The Pain of What Goes Unsaid: Four Ways Poor Workplace Communication Affects Your Productivity

“The most important thing in communication is hearing what isn’t said. —Peter F. Drucker, Austrian/American father of modern business management.

Communication. We’ve all heard a thousand times how important it is, and how a lack of it can kill a relationship. But even when it exists, if the quality is poor, the results can prove as frustrating as an English speaker trying to explain something to someone who only speaks German. Even those of us who DO speak the same language can be confused by differences as trivial as accents or word usage.

Is it any wonder, then, that poor communication can also sink business projects and kill productivity? Here are some of the results of poor communication habits that can sabotage productivity and team performance and how to avoid them:

  1. Exclusion. Poor communication may make someone feel excluded from the team. Even poorly thought-out jokes or nicknames can have a negative effect. I have a colleague whose supervisor at one job started calling him “Jumbo” instead of “Jim.” The nickname contributed to a toxic environment and a sense of alienation, so it should go without saying to treat employees respectfully and only use humor that is actually funny, not hurtful.

  2. Lack of direction. What do you do when your manager won’t make the team’s goals obvious, or provides only vague directives? Ask! Otherwise your poor productivity is your fault as much as theirs. If someone tells you, “Go climb that mountain,” and waves at a mountain range, do you just choose one and go? No, because you’ll have wasted time if you choose wrong. Always clarify, ask questions, and gain input before charging off in an assumed direction.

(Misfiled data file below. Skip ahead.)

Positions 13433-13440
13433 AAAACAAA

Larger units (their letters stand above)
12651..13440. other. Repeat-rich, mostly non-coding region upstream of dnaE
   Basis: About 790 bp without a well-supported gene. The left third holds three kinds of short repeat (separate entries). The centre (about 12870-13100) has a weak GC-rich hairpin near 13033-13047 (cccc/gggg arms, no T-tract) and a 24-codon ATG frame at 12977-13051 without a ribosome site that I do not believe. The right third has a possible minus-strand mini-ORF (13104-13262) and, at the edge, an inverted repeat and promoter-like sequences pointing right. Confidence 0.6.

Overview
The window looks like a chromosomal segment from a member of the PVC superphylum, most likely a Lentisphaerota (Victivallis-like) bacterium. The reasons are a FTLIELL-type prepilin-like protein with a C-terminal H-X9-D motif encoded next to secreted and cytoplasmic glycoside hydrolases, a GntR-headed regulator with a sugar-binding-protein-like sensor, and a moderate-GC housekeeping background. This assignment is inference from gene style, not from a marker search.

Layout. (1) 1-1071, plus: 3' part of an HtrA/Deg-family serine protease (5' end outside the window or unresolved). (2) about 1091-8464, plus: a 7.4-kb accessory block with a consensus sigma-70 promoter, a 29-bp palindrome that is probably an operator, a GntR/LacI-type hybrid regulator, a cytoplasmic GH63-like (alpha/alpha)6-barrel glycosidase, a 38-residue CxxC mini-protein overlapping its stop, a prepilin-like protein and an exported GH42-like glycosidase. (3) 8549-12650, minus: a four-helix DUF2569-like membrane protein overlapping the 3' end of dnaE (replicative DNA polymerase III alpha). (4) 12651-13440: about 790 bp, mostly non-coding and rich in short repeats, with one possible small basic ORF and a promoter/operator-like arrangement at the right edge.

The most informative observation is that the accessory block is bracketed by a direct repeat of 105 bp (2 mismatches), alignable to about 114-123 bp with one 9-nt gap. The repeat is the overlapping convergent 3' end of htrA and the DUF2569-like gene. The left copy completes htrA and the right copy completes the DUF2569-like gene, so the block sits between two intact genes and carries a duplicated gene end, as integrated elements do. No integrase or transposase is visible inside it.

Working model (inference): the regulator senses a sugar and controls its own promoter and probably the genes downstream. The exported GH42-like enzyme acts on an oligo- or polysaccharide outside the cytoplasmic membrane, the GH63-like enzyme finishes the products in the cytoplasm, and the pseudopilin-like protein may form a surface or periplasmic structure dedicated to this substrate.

3. Increased error. Unclear expectations inevitably result in higher error rates. If people don’t understand your directions, of course they’ll get your orders wrong. When you provide instructions, or teach a new process, request questions and ask questions until you’re both sure there’s clarity. Consider the Gene Hackman/Denzel Washington film Crimson Tide, where an American submarine commander receives fragmentary orders that seem to tell him to nuke a foreign city. Navy protocol is to repeat an order to the person who issued it to ensure it is correct. If the sub’s Executive Officer hadn’t mutinied against the commander to make him recheck the order, Armageddon would have resulted, as the commander had in fact misinterpreted the order.

  4. Loss of accountability. Engagement begins with communication. If you don’t know why your work matters because no one has told you, then you may feel it doesn’t matter at all. Unless workers feel valued, why should they care about their jobs beyond the paycheck? Poor communication may result in disengagement, and disengaged workers are less likely to feel accountable. If you’re the leader, specifically tell people, often, why they’re valuable to you, the team, and the organization.

Talk Before Doing

There may be no nuclear consequences to mistakes in your workplace, but poor communication can shoot down careers, and even companies. Whether you’re in a leadership position or not, keep your communications simple, straightforward, and easy to understand. At the very least, make sure you try to communicate, even if you’re bad at it. Better to try than to leave your coworkers hanging, wandering what you want of them.

About Laura Stack, your next keynote speaker:

© 2019 Laura Stack. Laura Stack, MBA, CSP, CPAE is an award-winning keynote speaker, bestselling author, and noted authority on employee and team productivity. She is the president of The Productivity Pro, Inc., a company dedicated to helping leaders increase workplace performance in high-stress environments. Stack has authored eight books, including FASTER TOGETHER: Accelerating Your Team’s Productivity (Berrett-Koehler 2018). She is a past president of the National Speakers Association, and a member of its exclusive Speaker Hall of Fame (with fewer than 175 members worldwide). Stack’s clients include Cisco Systems, Wal-Mart, and Bank of America, and she has been featured on the CBS Early Show and CNN, and in the New York Times. To have Laura Stack speak at an upcoming meeting or event, call 303-471-7401 or contact us online.

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